As expected, the Federal Communications Commission voted along party lines 3-to-2 to approve Chairman Ajit Pai's Restoring Internet Freedom proposal, which rolls back the 2015 Obama-administration ruling on net neutrality that Pai says overreached.
"The internet wasn't broken in 2015; we were not living in some digital dystopia," Pai said on Thursday before the vote. "Not only was there not a problem, this solution hasn't worked."
The debate over Pai's proposal, dubbed Restoring Internet Freedom, has been intense. Pai even had to take a brief recess at the request of FCC security. The Commission did not explain the reason for the recess; however, reports said that Homeland Security officers with bomb-sniffing dogs entered the meeting room.
Pai's rules undo prohibitions against throttling traffic or setting up fast lanes that give priority to some traffic. It also kills a "general conduct" clause that gave the FCC broad ability to review ISPs behavior.
On a more technical note, Pai's rule reclassifies broadband as an information service, and thus under Title I of the Communications Act of 1996, rather than as a telecommunications service, under Title II of the Act. Previous FCC Chairman Tom Wheeler had classified broadband as a telecom service to strengthen the Commission's authority over broadband and its ability to prevent blocking or throttling.
In a statement, Comcast (CMCSA) said the vote returns the internet "to a regulatory environment that allowed the Internet to thrive for decades by eliminating burdensome Title II regulations and opening the door for increased investment and digital innovation."
Stocks of broadband providers were mixed following the vote. Comcast gained 1.8% to $39.26. However, AT&T (T) dropped 0.3% to $37.92, Verizon (VZ) fell 0.7% to $52.49 and Charter Communications (CHTR) declined 0.4% to $350.28.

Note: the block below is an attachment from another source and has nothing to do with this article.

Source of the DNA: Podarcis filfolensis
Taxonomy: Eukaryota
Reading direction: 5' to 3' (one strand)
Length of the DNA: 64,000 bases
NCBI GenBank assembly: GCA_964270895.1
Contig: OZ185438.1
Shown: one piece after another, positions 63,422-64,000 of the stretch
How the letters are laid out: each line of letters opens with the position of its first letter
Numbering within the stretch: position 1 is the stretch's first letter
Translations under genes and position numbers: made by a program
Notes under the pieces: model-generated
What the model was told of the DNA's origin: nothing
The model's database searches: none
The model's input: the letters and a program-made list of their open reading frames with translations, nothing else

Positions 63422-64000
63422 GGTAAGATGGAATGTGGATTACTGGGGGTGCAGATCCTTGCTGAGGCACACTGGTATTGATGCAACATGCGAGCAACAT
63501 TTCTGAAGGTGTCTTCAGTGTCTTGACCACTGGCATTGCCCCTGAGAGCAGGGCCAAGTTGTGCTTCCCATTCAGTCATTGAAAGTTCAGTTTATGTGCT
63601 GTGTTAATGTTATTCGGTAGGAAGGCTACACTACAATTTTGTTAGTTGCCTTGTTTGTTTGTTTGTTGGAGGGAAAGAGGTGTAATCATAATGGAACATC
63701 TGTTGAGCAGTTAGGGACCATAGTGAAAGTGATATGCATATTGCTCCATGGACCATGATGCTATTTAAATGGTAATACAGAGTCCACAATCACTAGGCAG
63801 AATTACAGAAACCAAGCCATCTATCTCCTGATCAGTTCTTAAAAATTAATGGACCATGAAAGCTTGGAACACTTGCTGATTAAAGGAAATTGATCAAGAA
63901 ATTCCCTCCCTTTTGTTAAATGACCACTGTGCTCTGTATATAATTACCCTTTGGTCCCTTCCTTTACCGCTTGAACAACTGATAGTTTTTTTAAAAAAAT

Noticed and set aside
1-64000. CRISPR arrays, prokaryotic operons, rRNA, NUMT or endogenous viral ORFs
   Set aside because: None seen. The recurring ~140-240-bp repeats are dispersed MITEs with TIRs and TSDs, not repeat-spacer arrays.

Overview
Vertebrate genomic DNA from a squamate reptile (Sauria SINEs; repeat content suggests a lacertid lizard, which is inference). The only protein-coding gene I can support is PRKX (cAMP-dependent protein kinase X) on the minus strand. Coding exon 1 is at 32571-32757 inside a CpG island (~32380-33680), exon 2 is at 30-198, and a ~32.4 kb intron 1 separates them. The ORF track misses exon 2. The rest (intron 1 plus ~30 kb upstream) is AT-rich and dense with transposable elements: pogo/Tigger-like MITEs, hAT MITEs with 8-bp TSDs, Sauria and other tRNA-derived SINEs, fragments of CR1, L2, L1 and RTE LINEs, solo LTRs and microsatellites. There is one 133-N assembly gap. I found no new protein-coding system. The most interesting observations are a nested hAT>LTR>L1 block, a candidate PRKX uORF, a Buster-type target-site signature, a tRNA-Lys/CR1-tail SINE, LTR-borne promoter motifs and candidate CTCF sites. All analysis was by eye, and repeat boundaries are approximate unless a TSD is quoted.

Democratic Commissioner Mignon Clyburn, in her dissent, said the ruling equated to the FCC "[pulling out] its own teeth, abdicating responsibility to protect the nation's broadband consumers," at the meeting.
Under Pai's rules, the Federal Trade Commission will now take the lead in policing ISPs.
Clyburn said "a Cheshire cat version of net neutrality" remains, in which "all that is left is a broadband provider's toothy grin and those oh so comforting words: we have every incentive to do the right thing."
Pai called the rhetoric of net neutrality proponents "apocalyptic" and unfounded, and said that lessening the regulations on ISPs would increase investment in broadband.
Republican Commissioner Michael O'Reilly said that many of the public comments on the proposal were "simply obscenity-laced tirades," noting that one even said he looked like a potato.
"The legend of a cable company trying to break the internet may make a scary bedtime story for the children of telecom geeks, but it isn't reality," O'Reilly said.
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